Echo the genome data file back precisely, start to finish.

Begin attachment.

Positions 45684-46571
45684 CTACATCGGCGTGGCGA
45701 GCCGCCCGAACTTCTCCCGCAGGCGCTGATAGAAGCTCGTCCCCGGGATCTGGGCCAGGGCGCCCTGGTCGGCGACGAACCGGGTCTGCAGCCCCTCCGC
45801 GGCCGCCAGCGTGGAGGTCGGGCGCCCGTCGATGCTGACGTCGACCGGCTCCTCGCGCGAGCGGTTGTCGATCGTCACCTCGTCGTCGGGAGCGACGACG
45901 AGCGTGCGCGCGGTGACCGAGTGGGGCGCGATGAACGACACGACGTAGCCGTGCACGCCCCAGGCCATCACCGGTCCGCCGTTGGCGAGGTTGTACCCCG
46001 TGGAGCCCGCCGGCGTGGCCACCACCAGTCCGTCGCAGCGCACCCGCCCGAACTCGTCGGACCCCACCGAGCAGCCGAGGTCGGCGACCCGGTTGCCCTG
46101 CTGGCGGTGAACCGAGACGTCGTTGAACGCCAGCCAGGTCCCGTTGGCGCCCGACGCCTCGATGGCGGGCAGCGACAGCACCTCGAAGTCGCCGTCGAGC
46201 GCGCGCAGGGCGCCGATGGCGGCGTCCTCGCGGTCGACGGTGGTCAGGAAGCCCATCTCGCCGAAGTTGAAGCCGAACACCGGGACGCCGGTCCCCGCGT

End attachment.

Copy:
Positions 45684-46571
45684 CTACATCGGCGTGGCGA
45701 GCCGCCCGAACTTCTCCCGCAGGCGCTGATAGAAGCTCGTCCCCGGGATCTGGGCCAGGGCGCCCTGGTCGGCGACGAACCGGGTCTGCAGCCCCTCCGC
45801 GGCCGCCAGCGTGGAGGTCGGGCGCCCGTCGATGCTGACGTCGACCGGCTCCTCGCGCGAGCGGTTGTCGATCGTCACCTCGTCGTCGGGAGCGACGACG
45901 AGCGTGCGCGCGGTGACCGAGTGGGGCGCGATGAACGACACGACGTAGCCGTGCACGCCCCAGGCCATCACCGGTCCGCCGTTGGCGAGGTTGTACCCCG
46001 TGGAGCCCGCCGGCGTGGCCACCACCAGTCCGTCGCAGCGCACCCGCCCGAACTCGTCGGACCCCACCGAGCAGCCGAGGTCGGCGACCCGGTTGCCCTG
46101 CTGGCGGTGAACCGAGACGTCGTTGAACGCCAGCCAGGTCCCGTTGGCGCCCGACGCCTCGATGGCGGGCAGCGACAGCACCTCGAAGTCGCCGTCGAGC
46201 GCGCGCAGGGCGCCGATGGCGGCGTCCTCGCGGTCGACGGTGGTCAGGAAGCCCATCTCGCCGAAGTTGAAGCCGAACACCGGGACGCCGGTCCCCGCGT